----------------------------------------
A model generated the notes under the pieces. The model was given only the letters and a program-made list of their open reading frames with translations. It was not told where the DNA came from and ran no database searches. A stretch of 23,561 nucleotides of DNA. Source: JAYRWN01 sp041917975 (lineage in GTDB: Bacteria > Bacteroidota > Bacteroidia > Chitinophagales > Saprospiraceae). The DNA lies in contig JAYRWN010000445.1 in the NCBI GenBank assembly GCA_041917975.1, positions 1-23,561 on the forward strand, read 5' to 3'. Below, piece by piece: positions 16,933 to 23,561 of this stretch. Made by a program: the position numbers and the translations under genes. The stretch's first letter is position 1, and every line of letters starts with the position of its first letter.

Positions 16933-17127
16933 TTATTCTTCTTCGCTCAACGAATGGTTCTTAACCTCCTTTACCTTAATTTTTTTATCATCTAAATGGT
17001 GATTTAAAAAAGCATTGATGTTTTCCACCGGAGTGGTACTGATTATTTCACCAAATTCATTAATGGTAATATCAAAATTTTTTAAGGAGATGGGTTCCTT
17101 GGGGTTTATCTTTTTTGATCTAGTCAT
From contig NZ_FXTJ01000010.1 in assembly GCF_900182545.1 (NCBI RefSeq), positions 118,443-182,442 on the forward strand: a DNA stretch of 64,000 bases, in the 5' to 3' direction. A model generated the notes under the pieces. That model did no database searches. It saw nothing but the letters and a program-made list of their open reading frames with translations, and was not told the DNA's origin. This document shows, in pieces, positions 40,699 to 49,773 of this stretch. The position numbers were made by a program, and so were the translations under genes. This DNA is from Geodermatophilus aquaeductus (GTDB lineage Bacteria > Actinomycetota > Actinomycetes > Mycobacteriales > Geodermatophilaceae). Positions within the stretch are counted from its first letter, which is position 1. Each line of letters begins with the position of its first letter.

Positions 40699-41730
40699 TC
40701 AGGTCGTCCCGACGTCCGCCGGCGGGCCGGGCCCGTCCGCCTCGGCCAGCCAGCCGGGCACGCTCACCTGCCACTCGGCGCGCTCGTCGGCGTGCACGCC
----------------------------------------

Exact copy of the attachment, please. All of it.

A model generated the notes under the pieces. The model was given only the letters and a program-made list of their open reading frames with translations. It was not told where the DNA came from and ran no database searches. A stretch of 23,561 nucleotides of DNA. Source: JAYRWN01 sp041917975 (lineage in GTDB: Bacteria > Bacteroidota > Bacteroidia > Chitinophagales > Saprospiraceae). The DNA lies in contig JAYRWN010000445.1 in the NCBI GenBank assembly GCA_041917975.1, positions 1-23,561 on the forward strand, read 5' to 3'. Below, piece by piece: positions 16,933 to 23,561 of this stretch. Made by a program: the position numbers and the translations under genes. The stretch's first letter is position 1, and every line of letters starts with the position of its first letter.

Positions 16933-17127
16933 TTATTCTTCTTCGCTCAACGAATGGTTCTTAACCTCCTTTACCTTAATTTTTTTATCATCTAAATGGT
17001 GATTTAAAAAAGCATTGATGTTTTCCACCGGAGTGGTACTGATTATTTCACCAAATTCATTAATGGTAATATCAAAATTTTTTAAGGAGATGGGTTCCTT
17101 GGGGTTTATCTTTTTTGATCTAGTCAT
From contig NZ_FXTJ01000010.1 in assembly GCF_900182545.1 (NCBI RefSeq), positions 118,443-182,442 on the forward strand: a DNA stretch of 64,000 bases, in the 5' to 3' direction. A model generated the notes under the pieces. That model did no database searches. It saw nothing but the letters and a program-made list of their open reading frames with translations, and was not told the DNA's origin. This document shows, in pieces, positions 40,699 to 49,773 of this stretch. The position numbers were made by a program, and so were the translations under genes. This DNA is from Geodermatophilus aquaeductus (GTDB lineage Bacteria > Actinomycetota > Actinomycetes > Mycobacteriales > Geodermatophilaceae). Positions within the stretch are counted from its first letter, which is position 1. Each line of letters begins with the position of its first letter.

Positions 40699-41730
40699 TC
40701 AGGTCGTCCCGACGTCCGCCGGCGGGCCGGGCCCGTCCGCCTCGGCCAGCCAGCCGGGCACGCTCACCTGCCACTCGGCGCGCTCGTCGGCGTGCACGCC